In this political season we’ve been hearing a lot about Donald Trump and his business success, his business skills, his business experience. I often remember that even when I was majoring in business I didn’t really have an appreciation for what “business” really was. Sure – I learned basic accounting, marketing, management philosophies and the like – but the “business world” was murky to me at best. Now that I’ve been out of college for a few years (ahem), I thought I’d share my perspective with young people – whether they’re graduating or not, or whether they have any interest in business or not – on what “business” really is. We all should understand some of the basics.
Business is social
Although business is more complex than ever, we do tend to over-intellectualize an endeavor that hasn’t changed much since the middle ages. Business is the process of people solving one another’s problems and, in so doing, both parties become stronger. In 14th century Venice, the guy who grew tomatoes wanted fish, and the fisherman wanted tomatoes. The exchange system benefited both parties. Eventually money was created so they could store value and invest in a new tomato stand, or more boats and nets for fishing. Although this is too simplistic a picture to totally capture what business is, it’s not a bad image to keep in mind when things get complicated.
Business can be almost anything
The fact that we call a field of study “business” is probably misleading to students. After all, it’s hard to apply the same moniker to the job of managing a hedge fund at Goldman Sachs as well as the operation of a local ice-cream shop. A relative of mine is part of a family-owned meat shop started by his father and now operated by he and his brothers. He is a business owner. I help my employer grow our software company as fast and as smart as possible. I’m in business. The local tire store is a business. A financial planner is in business. A person who resells computer hardware to insurance companies is in business. In fact, there so many variations of businesses in the service and manufacturing industries that it boggles the mind. It’s ok to find it all a little confusing. Nobody understands it all.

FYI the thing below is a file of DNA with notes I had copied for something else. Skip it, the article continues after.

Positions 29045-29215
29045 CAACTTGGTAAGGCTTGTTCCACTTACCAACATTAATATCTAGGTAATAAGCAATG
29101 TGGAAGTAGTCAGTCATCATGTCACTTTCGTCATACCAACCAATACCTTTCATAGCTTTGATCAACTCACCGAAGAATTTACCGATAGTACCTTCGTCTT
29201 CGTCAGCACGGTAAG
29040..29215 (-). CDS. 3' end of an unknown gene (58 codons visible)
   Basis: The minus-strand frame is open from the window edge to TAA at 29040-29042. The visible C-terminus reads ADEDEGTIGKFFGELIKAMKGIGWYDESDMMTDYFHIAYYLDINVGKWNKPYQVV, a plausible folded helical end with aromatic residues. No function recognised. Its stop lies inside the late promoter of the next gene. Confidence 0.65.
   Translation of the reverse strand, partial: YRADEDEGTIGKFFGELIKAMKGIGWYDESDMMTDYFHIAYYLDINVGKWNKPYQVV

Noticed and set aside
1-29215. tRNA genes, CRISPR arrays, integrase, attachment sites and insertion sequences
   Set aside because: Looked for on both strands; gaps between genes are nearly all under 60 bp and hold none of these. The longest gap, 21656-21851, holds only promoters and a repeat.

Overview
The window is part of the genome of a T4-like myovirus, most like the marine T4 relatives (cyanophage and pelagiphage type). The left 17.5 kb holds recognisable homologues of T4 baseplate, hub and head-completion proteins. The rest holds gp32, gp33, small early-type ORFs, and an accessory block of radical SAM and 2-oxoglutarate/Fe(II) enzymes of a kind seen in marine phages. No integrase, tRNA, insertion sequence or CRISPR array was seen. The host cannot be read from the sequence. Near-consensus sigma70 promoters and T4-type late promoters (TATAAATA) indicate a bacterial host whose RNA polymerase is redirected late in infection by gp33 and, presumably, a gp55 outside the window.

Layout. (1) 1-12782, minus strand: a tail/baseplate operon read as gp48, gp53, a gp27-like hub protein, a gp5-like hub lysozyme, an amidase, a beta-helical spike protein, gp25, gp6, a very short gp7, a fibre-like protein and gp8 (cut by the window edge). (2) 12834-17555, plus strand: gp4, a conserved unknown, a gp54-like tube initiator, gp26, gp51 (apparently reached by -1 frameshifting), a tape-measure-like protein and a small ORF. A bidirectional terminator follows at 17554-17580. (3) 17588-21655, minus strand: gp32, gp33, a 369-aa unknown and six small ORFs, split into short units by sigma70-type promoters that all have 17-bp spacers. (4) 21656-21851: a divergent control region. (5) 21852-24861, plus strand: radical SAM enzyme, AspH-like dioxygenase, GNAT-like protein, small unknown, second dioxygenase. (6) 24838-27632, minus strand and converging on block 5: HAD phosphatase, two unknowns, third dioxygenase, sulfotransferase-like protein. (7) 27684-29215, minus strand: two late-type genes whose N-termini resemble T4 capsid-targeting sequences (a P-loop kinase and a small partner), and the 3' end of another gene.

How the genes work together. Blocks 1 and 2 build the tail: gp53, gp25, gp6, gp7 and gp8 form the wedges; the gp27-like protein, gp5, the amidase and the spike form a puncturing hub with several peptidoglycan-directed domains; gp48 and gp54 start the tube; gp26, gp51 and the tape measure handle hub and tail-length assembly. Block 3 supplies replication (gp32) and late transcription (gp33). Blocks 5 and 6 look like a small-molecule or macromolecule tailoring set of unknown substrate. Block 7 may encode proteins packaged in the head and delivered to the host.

What about profit?
It’s been my experience that – particularly in academic and media circles – the word “profit” is used in a way to suggest there is something vaguely unpleasant about it. To be sure, we often hear stories of companies engaging in unethical behavior for profit (Volkswagen), but at its heart, profit (or the expectation of it) is what enables you to be hired by someone else. It’s what enables a company to invest in a new plant or office. It’s what enables the company to innovate and create new solutions to old problems. Also, as it relates to the idea of “non-profits”, they can be humble organizations doing great work, or they can also be the NFL –a hilarious example of a “non-profit”, where Commissioner Roger Goodell was paid $44M in 2012.
Remember these two words
Here is an old adage: “the stock market is driven by fear and greed”. Remember that this is also true in any market. Finally, remember that you will be working in some sort of market. It too will be driven by fear and greed. Fear means you’re cutting back, not making any investments. Greed means you see an opportunity to grow stronger and you’re willing to invest to get there. If you’re joining a company or an industry, spend a bit of time trying to understand if the company is excited about the future (greed) or worried (fear). It will matter to you.
Business vs Brand
In my mind, this is ultimately the confusion around the use of “business” to describe Donald Trump’s career. I would argue (and many others have as well) that Trump started with inherited wealth, was prone to risk-taking, and has primarily focused on creating a brand (“Trump”) which is part of a business – but for most companies, only a part. Outside of certain consumer product behemoths like Coke and P&G, brand development is a small part of the corporate mission. In Trump’s case, he has valued his name as the most valuable part of his wealth. Since it is he himself who decides the value, it’s hard to know what it’s really worth, although it is his brand – not his real estate holdings – has been the source of his political success to date.
So, if you have inherited wealth and a predisposition for risk-taking, bombast, and reality show television, you might want to follow Trump’s example.
But don’t confuse that with “business”. Business is social. Business is about creating new solutions, helping people, and growing stronger, together.
At least, that’s how I see it. You will have to find your own way and arrive at your own conclusions. I wish you every success.